Part two – The answer revealed
Have you ever completed a word search puzzle by first attempting to find all of the words, and then comparing your list of found words with the one that was provided? Of course you haven’t.
The same simple approach applies to solving data problems. You have to truly know what the issues are before you go about fixing them. (Hint: Building a data warehouse is not always the right solution.) Do your homework. Understand your problems before looking for the answers. This is what defi CEO Stephanie Alsbrooks challenged you with in part one of this article in the January/February 2017 Non-Prime Times issue.
We often hear about how a technology solution is doing wonders to fix someone else’s problems. However, their problems may not be your problems. Even if they are, you should ask yourself, “What’s the ROI? Is the existing cost of my problem greater than the implementation, maintenance, and operational overhead costs of the solution I’m considering?” If not, then you may be solving for the wrong problem or attempting to solve the problem with the wrong solution.
Hopefully, you took Stephanie’s advice and did your homework. What should you do next? Well, it involves prioritizing the problems you identified, evaluating potential solutions, and determining which solutions, if any, to implement.
I recommend you start by changing the way you see your problems. When you’re looking for technology solutions to fix business problems, it’s really helpful to think of your problems as the absence of a capability.
Let’s say one of the problems you’ve identified is fragmented, siloed and disparate data being utilized by different groups across your organization. Marketing’s reporting tool may have Metric X coming from Database A, while Customer Care’s reporting tool may be pulling the same metric from Database B. This can cause a clear problem when various business units are operating from business metrics with potentially different values. These data discrepancies are typically caused by differences in load or transformation logic between the two databases or reporting tools. To fix the problem, you may, for example, simply force Marketing to use the same reporting tool as Customer Care. Fixed, right? Sure, unless Finance begins using that same metric in a third and different way next week. But what if they do?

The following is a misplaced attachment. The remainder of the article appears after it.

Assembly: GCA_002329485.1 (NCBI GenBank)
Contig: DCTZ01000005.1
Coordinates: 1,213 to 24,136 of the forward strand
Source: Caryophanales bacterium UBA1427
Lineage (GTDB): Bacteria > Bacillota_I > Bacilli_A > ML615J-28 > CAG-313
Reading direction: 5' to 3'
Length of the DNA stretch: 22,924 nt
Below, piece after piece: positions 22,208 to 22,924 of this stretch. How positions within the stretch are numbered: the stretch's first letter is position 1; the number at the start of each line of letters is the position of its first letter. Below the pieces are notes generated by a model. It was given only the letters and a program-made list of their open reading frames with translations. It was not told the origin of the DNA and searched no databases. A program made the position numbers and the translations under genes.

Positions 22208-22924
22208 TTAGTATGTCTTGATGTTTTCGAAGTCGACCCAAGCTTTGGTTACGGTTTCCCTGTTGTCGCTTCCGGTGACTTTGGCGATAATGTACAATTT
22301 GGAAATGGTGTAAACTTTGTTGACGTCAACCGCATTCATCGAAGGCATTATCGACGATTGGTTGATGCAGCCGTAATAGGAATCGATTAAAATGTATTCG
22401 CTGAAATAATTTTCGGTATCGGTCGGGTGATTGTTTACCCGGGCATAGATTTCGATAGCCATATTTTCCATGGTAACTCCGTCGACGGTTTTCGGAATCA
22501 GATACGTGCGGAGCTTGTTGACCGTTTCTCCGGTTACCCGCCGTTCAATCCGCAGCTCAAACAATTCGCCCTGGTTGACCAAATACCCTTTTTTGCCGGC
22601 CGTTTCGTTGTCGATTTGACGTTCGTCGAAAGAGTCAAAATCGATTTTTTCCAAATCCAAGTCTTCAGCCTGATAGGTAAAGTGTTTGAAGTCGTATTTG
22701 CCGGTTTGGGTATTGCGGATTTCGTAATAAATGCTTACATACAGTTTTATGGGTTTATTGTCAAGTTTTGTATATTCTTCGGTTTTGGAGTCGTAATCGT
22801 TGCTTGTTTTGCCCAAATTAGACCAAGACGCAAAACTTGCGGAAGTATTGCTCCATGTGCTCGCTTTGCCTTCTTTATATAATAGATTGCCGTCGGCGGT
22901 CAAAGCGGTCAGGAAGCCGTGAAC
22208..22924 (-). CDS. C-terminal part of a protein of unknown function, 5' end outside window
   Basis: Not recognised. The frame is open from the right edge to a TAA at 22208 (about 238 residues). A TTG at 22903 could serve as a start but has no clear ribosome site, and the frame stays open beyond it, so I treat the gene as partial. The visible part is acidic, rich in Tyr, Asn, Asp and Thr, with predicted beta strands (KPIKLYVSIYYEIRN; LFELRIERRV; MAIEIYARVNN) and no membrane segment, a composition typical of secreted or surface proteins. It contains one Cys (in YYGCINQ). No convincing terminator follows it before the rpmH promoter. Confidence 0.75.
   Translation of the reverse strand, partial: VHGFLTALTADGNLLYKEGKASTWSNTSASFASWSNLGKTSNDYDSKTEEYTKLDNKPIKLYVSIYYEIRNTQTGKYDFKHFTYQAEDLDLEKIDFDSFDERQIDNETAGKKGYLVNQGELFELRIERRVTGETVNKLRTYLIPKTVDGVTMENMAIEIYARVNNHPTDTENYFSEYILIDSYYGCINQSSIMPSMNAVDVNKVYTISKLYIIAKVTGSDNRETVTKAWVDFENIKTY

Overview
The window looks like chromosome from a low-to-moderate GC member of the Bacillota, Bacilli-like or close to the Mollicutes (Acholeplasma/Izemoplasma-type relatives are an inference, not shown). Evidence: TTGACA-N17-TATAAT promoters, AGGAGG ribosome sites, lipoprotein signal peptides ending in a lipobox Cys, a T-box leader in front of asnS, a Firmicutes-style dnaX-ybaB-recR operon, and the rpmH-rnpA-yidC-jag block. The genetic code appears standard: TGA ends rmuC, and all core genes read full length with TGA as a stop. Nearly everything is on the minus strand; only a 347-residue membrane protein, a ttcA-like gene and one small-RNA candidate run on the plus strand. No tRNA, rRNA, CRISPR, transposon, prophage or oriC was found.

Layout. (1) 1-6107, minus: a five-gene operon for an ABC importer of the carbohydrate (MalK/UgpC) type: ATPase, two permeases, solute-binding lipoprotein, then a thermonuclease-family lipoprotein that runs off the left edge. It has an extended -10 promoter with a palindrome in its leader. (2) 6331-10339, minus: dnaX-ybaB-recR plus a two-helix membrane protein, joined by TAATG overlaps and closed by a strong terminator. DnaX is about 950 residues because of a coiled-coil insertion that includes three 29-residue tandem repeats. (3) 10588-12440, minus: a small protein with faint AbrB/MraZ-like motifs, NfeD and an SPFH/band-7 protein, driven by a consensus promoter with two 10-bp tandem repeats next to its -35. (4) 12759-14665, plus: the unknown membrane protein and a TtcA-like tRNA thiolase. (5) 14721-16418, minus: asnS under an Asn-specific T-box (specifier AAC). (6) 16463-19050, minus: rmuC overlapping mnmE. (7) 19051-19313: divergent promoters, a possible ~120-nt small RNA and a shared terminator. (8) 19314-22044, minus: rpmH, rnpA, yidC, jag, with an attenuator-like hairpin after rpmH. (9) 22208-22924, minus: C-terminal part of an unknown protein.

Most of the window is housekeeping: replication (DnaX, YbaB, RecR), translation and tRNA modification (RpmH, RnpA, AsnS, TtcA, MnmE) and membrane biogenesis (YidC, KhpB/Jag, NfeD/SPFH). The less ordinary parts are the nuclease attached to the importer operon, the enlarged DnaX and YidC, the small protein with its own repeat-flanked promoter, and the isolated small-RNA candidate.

In this example, you ultimately want to address your lack of a single source of truth, a practice of defining a single, trusted, universally agreed upon version of all key data points that are driving business insights. By viewing the problem as a potential capability absence or gap, you focus on defining single sources of truth for each key data point across your enterprise, not why Marketing’s metric X is different from Customer Service’s metric X.
Now, let’s go back to the task of prioritizing your problems, or what we’re now calling capabilities. We’ll use something called a Capability Maturity Matrix. Sounds complicated, but it’s simply a way to visualize capability gaps relative to one another. A Capability Maturity Matrix will help you:
1) Visualize the current state of your capabilities, relative to one another.
2) Visualize the desired state of your capabilities, relative to one another.
3) Visualize the largest gaps between current and desired state.
In the matrix shown above (Graph 2), the biggest pain point is the single source of truth capability. Why? Because the capability doesn’t exist today and it has the farthest to go to reach the desired “Tomorrow” state. In this example, scalability is also a capability that doesn’t exist today.
However, since there might be a relatively shallow volume trajectory, there’s not an immediate need for this capability to be fully mature.
Once your capabilities have been prioritized, solutions come into play. Solutions can be simple, complex, or everything in between. This is where a knowledgeable and trusted technology vendor might be of help. And with any technology solution, the decision to implement almost always boils down to Impact and Benefit versus Initiative and Effort — Cost versus Benefit or ROI.
How does a solution like a data warehouse address the Capability Maturity Matrix we examined? Does having a data warehouse address a single capability, several or none? Of the capabilities the solution addresses, what will the matrix look like after we’ve implemented it? Evaluating where the solution falls on the scale of Impact and Benefit versus Initiative and Effort becomes easier when you consider potential solutions this way. (Graph 3)
Whether you’re bolstering your operational reports in Excel or building out an enterprise data warehouse, understanding how to view your data problems, the root capabilities behind your problems and how the proposed solution is expected to mature that capability is paramount to success. You need to accurately quantify the benefit of maturing a given capability as well as the costs of implementing and maintaining the solution that furthers that capability.
A data warehouse might be the right solution for you. It might not be.
But what’s important is that you know how to measure and evaluate problems, capabilities, and solutions relative to one another, and ultimately quantify implementation success, instead of searching for a problem to the solution you already have.
In other words, you need to check the word list before you begin the word search.
Brandon Burns is the director of data and analysis for defi ANALYTICS, the new flexible analytics and reporting platform from defi SOLUTIONS. Founded by Stephanie Alsbrooks, the defi platform now includes defi ANALYTICS, defi SERVICING, defi DIGITAL, and, of course, the popular defi LOS. Email Stephanie at firstname.lastname@example.org or Brandon at email@example.com.